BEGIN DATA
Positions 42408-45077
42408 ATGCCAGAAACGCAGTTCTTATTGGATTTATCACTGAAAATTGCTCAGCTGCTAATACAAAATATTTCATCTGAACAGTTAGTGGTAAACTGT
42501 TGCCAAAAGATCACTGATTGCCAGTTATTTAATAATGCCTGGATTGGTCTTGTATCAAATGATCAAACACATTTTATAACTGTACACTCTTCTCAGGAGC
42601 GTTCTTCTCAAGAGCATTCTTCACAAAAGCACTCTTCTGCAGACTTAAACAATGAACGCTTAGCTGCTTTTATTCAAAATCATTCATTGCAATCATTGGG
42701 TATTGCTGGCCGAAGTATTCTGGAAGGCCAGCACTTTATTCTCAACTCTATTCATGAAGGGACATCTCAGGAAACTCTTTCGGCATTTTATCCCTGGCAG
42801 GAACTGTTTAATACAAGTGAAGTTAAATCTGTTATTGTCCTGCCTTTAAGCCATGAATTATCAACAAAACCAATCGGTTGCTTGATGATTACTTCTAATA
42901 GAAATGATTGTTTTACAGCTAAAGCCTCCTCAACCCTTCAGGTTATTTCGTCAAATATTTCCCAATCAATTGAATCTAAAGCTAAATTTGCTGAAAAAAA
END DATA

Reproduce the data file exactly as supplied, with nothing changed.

Positions 42408-45077
42408 ATGCCAGAAACGCAGTTCTTATTGGATTTATCACTGAAAATTGCTCAGCTGCTAATACAAAATATTTCATCTGAACAGTTAGTGGTAAACTGT
42501 TGCCAAAAGATCACTGATTGCCAGTTATTTAATAATGCCTGGATTGGTCTTGTATCAAATGATCAAACACATTTTATAACTGTACACTCTTCTCAGGAGC
42601 GTTCTTCTCAAGAGCATTCTTCACAAAAGCACTCTTCTGCAGACTTAAACAATGAACGCTTAGCTGCTTTTATTCAAAATCATTCATTGCAATCATTGGG
42701 TATTGCTGGCCGAAGTATTCTGGAAGGCCAGCACTTTATTCTCAACTCTATTCATGAAGGGACATCTCAGGAAACTCTTTCGGCATTTTATCCCTGGCAG
42801 GAACTGTTTAATACAAGTGAAGTTAAATCTGTTATTGTCCTGCCTTTAAGCCATGAATTATCAACAAAACCAATCGGTTGCTTGATGATTACTTCTAATA
42901 GAAATGATTGTTTTACAGCTAAAGCCTCCTCAACCCTTCAGGTTATTTCGTCAAATATTTCCCAATCAATTGAATCTAAAGCTAAATTTGCTGAAAAAAA